Motherhood Chats Unfiltered: Beautiful One Midwifery


Welcome to another Motherhood Chat Unfiltered! We're so thrilled to bring you a new perspective on the motherhood journey from Tiffany at Beautiful One Midwifery! She has such valuable input and a true heart for walking women through the process of birth and their postpartum journey!

Grab a coffee and settle in for our quick chat with Tiffany below!

 

Why did you pursue Midwifery?

After the birth of my daughter in 2010, I realized my calling was to support women through the birth process. I practiced as a birth doula for many years, trying to help my clients have a dream birth that just never got actualized in the hospital setting. It wasn't until I saw my first homebirth in 2012 that I realized the birth setting that kept the birth plan intact, included respectful and kind care providers and gave my clients the most satisfaction from their birthing experiences was at home.

How long have you been practicing?

I began practicing midwifery in 2014. I got to apprentice with 3 different homebirth practices and 1 community birth center. I graduated midwifery school in 2016 and opened a private practice in 2018. My partner Kelly and I have served families in homebirth and birth center birth for over 2 years. We are extremely passionate about sustainable midwifery practice. We both saw how easy it was to burn out as a birth doula and even more overwhelming to take on the heavy load of constant on-call midwifery. With the help of Madeline Murray of Believe in Midwifery we were able to plan our practice thoughtfully to build and scale it for long-term sustainable practice. For us, the most important part of this is regular time off-call. The most practical way to do this without turning away 6 weeks of due dates, is practicing with 3+ midwives. We hired our third midwife just a couple months ago and are so thrilled to welcome Christina Evans to our team. We are able to serve more families per month while also taking care of ourselves and our families. We find adequate rest and personal recouping time makes us better midwives!


What is the most important postpartum care advice you would offer?

Plan ahead! As moms we tend to get so geared up for the birth, and neglect meaningful postpartum planning. Postpartum planning should be done all throughout pregnancy. Women should read books, blog and listen to podcasts about postpartum recovery and adjustment. We recommend our clients set up some systems for getting adequate nourishment, help around the house and taking enough time off of work. In our society this is not easy to do! We have to remember that the early days of postpartum are all about healing (that wound on your uterus is the size of your open hand!), bonding with baby and getting breastfeeding well established, and just pure enjoyment and rest! The hardest thing to do sometimes is to ask for help. We usually tell moms to practice this in pregnancy so it's not so odd and uncomfortable postpartum. Ask someone to organize meals for you, to come help with older children, to fold some laundry or walk the dog. Your loved ones want to help but don't always know how, giving them specific instructions and requests can bring in needed support- and model for others that it's ok to ask for help!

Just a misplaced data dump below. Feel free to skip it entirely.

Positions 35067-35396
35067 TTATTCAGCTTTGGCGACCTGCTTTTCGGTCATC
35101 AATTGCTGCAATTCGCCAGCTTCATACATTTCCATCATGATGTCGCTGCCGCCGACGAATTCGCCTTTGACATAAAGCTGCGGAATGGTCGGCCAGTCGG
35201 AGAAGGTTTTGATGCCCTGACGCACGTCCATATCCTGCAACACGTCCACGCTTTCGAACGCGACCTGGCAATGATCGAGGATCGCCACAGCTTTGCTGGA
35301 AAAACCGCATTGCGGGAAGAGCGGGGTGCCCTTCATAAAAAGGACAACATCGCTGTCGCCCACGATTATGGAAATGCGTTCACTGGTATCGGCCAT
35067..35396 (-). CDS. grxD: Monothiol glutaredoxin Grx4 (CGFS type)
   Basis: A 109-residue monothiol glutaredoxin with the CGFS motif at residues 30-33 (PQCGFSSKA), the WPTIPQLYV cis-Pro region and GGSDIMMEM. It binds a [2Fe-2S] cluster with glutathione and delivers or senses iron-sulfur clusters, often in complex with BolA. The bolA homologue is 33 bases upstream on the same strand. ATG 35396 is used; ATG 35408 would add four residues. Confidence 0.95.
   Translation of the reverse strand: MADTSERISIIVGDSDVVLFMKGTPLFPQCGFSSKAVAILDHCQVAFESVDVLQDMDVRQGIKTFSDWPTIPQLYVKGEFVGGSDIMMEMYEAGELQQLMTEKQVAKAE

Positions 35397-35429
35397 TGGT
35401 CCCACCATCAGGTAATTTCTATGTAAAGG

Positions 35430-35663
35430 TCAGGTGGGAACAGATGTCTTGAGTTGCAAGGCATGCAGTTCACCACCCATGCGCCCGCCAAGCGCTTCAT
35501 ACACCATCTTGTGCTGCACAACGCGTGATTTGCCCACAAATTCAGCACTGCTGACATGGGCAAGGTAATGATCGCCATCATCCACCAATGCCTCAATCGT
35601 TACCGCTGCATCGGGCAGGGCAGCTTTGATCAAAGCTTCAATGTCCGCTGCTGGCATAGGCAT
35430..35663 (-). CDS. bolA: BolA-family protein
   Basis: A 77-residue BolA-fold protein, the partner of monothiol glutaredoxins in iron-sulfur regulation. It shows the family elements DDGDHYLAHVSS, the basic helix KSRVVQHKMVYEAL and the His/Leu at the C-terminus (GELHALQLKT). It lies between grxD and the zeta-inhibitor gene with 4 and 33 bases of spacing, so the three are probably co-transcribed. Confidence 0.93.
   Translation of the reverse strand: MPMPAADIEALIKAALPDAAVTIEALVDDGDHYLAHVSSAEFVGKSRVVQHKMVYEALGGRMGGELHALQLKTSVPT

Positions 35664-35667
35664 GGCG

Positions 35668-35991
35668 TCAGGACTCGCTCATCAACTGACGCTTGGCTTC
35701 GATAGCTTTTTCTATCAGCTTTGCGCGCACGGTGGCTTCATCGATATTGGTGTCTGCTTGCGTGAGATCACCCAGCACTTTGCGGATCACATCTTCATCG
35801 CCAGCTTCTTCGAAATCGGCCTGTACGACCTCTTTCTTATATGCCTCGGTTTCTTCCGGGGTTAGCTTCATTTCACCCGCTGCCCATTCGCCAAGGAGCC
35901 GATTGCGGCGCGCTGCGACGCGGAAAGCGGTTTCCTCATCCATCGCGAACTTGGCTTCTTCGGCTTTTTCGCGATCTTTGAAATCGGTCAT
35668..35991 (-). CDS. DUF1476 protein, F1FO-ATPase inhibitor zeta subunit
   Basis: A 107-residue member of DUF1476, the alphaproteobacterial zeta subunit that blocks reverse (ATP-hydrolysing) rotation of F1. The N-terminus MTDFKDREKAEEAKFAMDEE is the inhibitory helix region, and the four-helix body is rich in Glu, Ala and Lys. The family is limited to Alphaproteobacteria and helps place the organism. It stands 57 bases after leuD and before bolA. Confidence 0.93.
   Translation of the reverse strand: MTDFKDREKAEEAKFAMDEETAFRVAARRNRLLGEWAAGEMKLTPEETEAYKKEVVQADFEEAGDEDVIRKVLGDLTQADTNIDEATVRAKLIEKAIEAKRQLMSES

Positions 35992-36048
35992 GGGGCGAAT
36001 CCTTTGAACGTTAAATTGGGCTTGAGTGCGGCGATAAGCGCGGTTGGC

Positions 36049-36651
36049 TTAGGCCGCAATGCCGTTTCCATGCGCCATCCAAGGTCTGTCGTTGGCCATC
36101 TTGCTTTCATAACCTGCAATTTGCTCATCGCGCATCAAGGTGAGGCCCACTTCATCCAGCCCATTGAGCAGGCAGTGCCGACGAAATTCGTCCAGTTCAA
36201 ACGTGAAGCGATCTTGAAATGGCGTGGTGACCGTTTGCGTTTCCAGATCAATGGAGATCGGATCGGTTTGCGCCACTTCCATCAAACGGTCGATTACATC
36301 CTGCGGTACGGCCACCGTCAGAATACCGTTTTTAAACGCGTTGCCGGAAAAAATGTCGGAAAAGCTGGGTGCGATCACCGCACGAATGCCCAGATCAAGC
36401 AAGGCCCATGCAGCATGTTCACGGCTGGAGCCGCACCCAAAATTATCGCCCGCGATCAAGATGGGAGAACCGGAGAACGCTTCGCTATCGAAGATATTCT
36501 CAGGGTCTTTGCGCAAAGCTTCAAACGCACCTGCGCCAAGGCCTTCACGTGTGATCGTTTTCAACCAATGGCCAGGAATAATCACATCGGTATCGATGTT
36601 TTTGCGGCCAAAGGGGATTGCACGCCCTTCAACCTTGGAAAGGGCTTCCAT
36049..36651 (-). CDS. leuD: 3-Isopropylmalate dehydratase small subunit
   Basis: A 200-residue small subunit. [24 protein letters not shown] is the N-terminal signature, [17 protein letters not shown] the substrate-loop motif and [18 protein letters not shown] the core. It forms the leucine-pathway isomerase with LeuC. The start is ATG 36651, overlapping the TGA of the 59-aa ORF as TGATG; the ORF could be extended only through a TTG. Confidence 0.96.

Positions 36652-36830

How do you help moms overcome their birthing fears?

Education is everything when overcoming fear. Their birth desires should match the actual outcome available in the birth setting of their choice. If they want to avoid interventions, what setting gives them that best chance? If they want to freely move in labor and have maximum privacy, what setting gives them the best chance? Knowing you have choices and exercising that choice is empowering! Many women need to completely re-learn what they think they know about birth. It's a natural, normal process and they may need to spend their entire pregnancy surrounding themselves with the people, the resources and the information that reminds them of those truths constantly.


What breastfeeding advice would you offer to new moms?

Breastfeeding is another area that can benefit so greatly from planning ahead. Most women want to breastfeed, they know it's natural, and yet there is such a steep learning curve for many of us. Our (literally) buttoned-up culture makes nursing a pretty private thing. Women in other cultures may grow up watching their mothers, aunts, neighbors and friends latch and breastfeed their babies uncovered. This observation creates so much innate wisdom and knowledge around breastfeeding, but we are lacking this model in a lot of our modern social settings. Women can prepare for breastfeeding by watching TONS of videos, going to breastfeeding support groups, talking with their friends who breastfeed and consuming other valuable resources like classes, books, blogs and podcasts. Before giving birth moms should know where their local breastfeeding centers are, have a couple IBCLC numbers on hand and an experienced breastfeeding mama friend on standby for the times when she needs lots of encouragement! Knowing what challenges are normal and developing a mindset ready to meet the challenges will go a long way in her success!

 

You can find Tiffany and the whole team at @beautifulonemidwifery on Instagram or at their site beautifulonemidwiferysandiego.com


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